Friday, July 16, 1999 Published at 15:34 GMT 16:34 UK
Jail for duty-free scam gang
Sixteen lorry loads of whisky were involved in the scam
The man behind Scotland's biggest duty-free drink scam has been jailed for six years.
Sohan Singh was at the centre of a fraudulent operation involving enough whisky and vodka to give every adult in Scotland two drinks each.
Singh, 46, from Bishopbriggs, was found guilty of defrauding the country of £1.6m in duty on 16 lorry loads of whisky over a 10-week period.
Customs investigators who brought him to justice reckoned the scam involved duty on more than eight million pub measures of whisky and vodka.
Sanderson, from Nitshill in Glasgow, was found guilty of evading £399,000 in duty, and McAteer, from Motherwell, of evading £376,000 in duty.
They were jailed for three years and 30 months respectively.
The case against a fourth man - spirits broker Kevin Burrage, 36, of Shoeburyness near Southend - was found not proven.
Another accused, Anthony Sawers, 31, from Hamilton, also walked free from court.
During the trial, the court heard how a series of phoney liquor exporting firms were set up to further the scam.
Fake orders for drink were faxed to a London bond. Once paid for - free of duty - the drink was supposed to be exported to Germany, France, Italy and Denmark and Spain.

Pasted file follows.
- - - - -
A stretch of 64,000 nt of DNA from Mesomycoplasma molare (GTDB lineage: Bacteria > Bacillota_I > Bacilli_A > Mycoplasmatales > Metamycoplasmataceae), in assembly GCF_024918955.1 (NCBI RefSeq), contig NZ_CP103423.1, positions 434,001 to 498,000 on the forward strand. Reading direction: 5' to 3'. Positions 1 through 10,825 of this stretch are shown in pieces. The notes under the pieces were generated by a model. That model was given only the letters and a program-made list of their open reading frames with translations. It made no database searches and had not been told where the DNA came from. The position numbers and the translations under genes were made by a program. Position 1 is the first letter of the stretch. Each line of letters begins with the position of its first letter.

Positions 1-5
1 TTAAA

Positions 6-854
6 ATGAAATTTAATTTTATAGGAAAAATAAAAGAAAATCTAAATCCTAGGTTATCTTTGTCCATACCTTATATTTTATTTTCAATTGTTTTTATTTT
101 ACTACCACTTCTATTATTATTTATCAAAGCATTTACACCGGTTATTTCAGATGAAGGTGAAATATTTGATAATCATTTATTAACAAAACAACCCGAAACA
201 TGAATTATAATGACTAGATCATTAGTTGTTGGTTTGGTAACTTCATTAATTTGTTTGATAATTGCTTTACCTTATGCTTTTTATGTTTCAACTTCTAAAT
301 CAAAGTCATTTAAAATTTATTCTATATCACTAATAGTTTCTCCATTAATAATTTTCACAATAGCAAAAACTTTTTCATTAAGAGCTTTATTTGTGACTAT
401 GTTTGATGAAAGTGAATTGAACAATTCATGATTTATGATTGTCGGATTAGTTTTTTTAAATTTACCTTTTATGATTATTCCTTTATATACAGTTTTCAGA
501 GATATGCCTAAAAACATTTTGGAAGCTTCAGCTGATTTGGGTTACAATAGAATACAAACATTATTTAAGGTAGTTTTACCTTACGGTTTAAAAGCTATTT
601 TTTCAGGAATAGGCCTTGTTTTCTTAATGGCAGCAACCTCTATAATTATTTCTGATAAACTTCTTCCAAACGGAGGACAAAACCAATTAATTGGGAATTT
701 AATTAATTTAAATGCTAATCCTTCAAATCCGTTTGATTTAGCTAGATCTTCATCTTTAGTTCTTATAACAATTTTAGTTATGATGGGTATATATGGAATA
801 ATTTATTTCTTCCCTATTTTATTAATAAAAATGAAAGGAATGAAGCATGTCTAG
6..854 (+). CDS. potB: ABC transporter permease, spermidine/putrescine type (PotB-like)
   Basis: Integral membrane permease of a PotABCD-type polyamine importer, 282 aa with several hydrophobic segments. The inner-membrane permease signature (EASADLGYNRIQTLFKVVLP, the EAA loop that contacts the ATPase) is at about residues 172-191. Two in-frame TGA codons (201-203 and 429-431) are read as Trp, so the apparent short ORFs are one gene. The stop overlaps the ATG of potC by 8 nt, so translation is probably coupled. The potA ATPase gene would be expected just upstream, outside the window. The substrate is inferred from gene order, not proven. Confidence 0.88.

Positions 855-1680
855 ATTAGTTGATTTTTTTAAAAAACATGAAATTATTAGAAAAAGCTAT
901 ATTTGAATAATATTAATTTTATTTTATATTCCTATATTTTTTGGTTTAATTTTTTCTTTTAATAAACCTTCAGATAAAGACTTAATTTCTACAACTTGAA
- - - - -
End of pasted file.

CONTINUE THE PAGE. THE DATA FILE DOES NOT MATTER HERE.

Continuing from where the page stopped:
But instead the consignments were driven to Scotland and hidden at secret storage places in Coatbridge, West Calder, Livingstone, Wishaw, Bannockburn, and Glasgow.
Lonely farmhouses were also used by the gang. From there, cheap drink was sold in under-the-counter deals to off-licences all over the central belt and distributed in hired vans.
Customs and Excise was so concerned at losses of duty and VAT in the west of Scotland that its elite National Investigation Service moved in.
The Customs officers secretly took photographs of the participants and the handover of drink to the buyers.
They watched off-sales owners drive away with so much whisky and vodka that their cars and vans were down on their springs.
On 11 March, 250 Customs officers swooped on 65 premises throughout the UK.
Singh and his gang were arrested and charged, and spirits they had not yet sold - worth hundreds of thousands of pounds in duty - were seized.
More than £40,000 in cash was ordered to be confiscated by the court.
After the trial, Singh was notified of the Crown's intention to seize his assets.
Sentencing Singh, Lord Phillip told him: "You were in overall control in Scotland of a wide-ranging, carefully planned and efficiently run operation designed to defraud the state and you were making large profits."